David Cleary runs the rule over a potentially mouth-watering line-up for the Sun Chariot at Newmarket on Saturday...
"However, four runs in 2021 suggest that Althiqa is a significantly better filly now than she was then. She has been successful on three of those four starts, in a Group 2 at Meydan in the winter and then Grade 1 events at Belmont and Saratoga this summer."
While nearly all the Group 1 action in Europe next weekend takes place at Longchamp, there is a potentially cracking renewal of the Sun Chariot Stakes at Newmarket on Saturday (14.55). 17 fillies have been entered, including no fewer than five to have scored at this level this season. The early market is dominated by the three-year-olds, but there's a four-year-old dark horse in the shape of Althiqa, who looks overpriced on the Betfair Sportsbook at 15.014/1
At first glance, Althiqa's name might test the memory of most British racing fans. She's not been seen here since finishing runner-up in the Group 3 Sceptre Stakes at Doncaster just over a year ago. That was as good an effort as she produced in 2020, her first full campaign, and wouldn't be good enough to make her competitive in a race as strong as the Sun Chariot looks likely to be.
However, four runs in 2021 suggest that Althiqa is a significantly better filly now than she was then. She has been successful on three of those four starts, in a Group 2 at Meydan in the winter and then Grade 1 events at Belmont and Saratoga this summer. It's true that all her form lines involve beating her stable-companion Summer Romance, which is always a bit unsatisfactory, but they do suggest she has improved run by run. Her stable, that of Charlie Appleby, continues to enjoy a stellar season and he can be guaranteed to have Aklthiqa spot for this test.
If Althiqa is able to reproduce that US form under prevailing conditions, then she's entitled to be right in the mix against the best of her younger rivals.
Hard to choose between Mother and Alcohol
Clashes between Alcohol Free, Mother Earth and Snow Lantern have been threading their way gloriously through the summer. Alcohol Free was too keen for her own good when behind Mother Earth in the One Thousand Guineas, but comprehensively turned the tables on muddy ground in the Coronation Stakes at Royal Ascot, with Snow Lantern splitting the pair. In the Falmouth Stakes on Newmarket's July Course, it was Snow Lantern's turn to come out on top, an enterprising change to front running not paying off for Alcohol Free.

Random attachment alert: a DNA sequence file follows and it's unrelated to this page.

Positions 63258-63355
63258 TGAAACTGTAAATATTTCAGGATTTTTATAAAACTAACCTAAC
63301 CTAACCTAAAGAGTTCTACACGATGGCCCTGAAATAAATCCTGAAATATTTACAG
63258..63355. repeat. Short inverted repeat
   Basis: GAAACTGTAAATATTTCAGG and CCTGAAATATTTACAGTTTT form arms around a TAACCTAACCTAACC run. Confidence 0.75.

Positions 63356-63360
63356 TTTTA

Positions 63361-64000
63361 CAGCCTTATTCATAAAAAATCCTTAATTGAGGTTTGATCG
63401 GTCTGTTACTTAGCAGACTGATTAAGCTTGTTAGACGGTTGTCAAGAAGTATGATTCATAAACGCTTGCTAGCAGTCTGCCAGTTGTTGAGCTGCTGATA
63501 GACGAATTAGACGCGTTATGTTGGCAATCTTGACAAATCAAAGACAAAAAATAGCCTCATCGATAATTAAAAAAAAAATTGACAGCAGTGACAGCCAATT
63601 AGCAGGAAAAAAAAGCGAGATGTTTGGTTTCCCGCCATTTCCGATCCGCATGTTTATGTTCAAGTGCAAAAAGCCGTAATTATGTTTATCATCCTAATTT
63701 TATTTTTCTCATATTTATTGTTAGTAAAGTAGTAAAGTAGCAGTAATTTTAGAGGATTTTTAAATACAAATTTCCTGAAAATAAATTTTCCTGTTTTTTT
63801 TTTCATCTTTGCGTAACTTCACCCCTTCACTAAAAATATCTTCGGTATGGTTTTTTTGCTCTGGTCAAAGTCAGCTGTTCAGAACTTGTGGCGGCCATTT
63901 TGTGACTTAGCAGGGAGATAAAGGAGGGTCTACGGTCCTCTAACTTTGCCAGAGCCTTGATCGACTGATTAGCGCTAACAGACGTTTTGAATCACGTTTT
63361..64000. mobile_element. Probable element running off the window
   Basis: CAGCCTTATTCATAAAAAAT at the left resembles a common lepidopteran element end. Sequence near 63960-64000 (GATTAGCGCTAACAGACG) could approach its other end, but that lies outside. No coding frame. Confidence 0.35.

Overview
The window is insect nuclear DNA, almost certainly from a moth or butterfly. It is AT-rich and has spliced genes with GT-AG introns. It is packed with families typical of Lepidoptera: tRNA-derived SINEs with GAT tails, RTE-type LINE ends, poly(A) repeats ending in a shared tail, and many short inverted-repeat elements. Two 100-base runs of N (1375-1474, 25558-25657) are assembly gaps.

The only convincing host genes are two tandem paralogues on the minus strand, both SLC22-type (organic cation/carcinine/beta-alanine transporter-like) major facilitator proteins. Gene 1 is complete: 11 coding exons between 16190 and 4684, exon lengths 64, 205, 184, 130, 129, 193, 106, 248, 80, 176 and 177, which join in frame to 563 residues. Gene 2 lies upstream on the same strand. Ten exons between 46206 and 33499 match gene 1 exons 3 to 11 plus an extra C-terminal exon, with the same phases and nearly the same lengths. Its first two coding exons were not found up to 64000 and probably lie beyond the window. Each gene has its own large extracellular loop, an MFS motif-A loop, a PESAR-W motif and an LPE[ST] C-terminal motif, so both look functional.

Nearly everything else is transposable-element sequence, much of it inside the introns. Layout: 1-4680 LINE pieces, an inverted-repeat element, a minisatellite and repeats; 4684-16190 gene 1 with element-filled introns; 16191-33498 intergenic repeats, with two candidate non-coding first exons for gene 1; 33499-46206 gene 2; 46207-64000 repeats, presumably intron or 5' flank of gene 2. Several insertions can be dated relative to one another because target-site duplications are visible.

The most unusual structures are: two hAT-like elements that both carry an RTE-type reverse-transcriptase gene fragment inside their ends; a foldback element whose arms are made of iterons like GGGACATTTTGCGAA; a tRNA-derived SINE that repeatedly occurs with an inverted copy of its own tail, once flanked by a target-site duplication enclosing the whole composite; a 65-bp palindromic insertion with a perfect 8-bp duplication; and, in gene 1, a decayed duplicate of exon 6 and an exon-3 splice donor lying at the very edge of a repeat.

The balance shifted yet again in the Sussex Stakes at Goodwood, in which Alcohol Free got the better of the Two Thousand Guineas winner Poetic Flare, with Snow Lantern third. That is the best piece of form shown this year by any of those entered in the Sun Chariot. Poetic Flare had won the St James's Palace on his previous start and went on to finish a close second to Palace Pier in the Jacques Le Marois. Alcohol Free failed to run to the same level next time out, but her defeat in the International at York looked due to the longer trip, pure and simple.
It's slightly surprising Alcohol Free isn't favourite ahead of Snow Lantern. Snow Lantern hasn't gone on in quite the anticipated manner in two starts since the Falmouth, the Sussex and then the Moulin at Longchamp. She definitely more of a stayer than Alcohol Free and might well get done for foot at a crucial stage on Saturday.
Mother Earth won the Prix Rothschild on her outing after the Falmouth and probably ought to have won a third Group 1 this year when unlucky behind No Speak Alexander in the Matron Stakes at Leopardstown. That was a messy race in which the winner - also entered on Saturday - was seen to maximum advantage; the form looks significantly in advance of anything else she's done and there must be a doubt that No Speak Alexander can repeat the form.
Mother Earth looks a very straightforward filly, and while she probably ranks just third in this stellar triumvirate with Alcohol Free and Snow Lantern, it's not by much - a win for her in the Sun Chariot certainly wouldn't be a surprise.
Tactics working needed to help Beach and Rover run above themselves
Other entries of note include the Guineas second and third Saffron Beach and Fev Rover and Primo Bacio, who keeps finding trouble in running, including when fifth in the Falmouth. Nevertheless, that run was probably Primo Bacio's best, which wouldn't be good enough.
Saffron Beach and Fev Rover had struggled to reproduce their Guineas form but both finally did so last time, Saffron Beach winning at Group 3 level at Sandown, Fev Rover runner-up in a Group 2 in Ireland. Both are likely to be ridden more handily than the market leaders, so a following wind would be a help. Otherwise it is hard to see why either of them should be turning the tables on Mother Earth from the Guineas.
Lavender's Blue is one last one to mention. She beat Benbatl and Pogo in the Celebration Mile at Goodwood last month, the pair franking the form when first and second in the Joel Stakes here last week. Lavender's Blue has been around a while and she's not quite so good as beating Benbatl (in particular) might suggest.
It's a race to savour, but taking a chance on Althiqa looks the way to play it.
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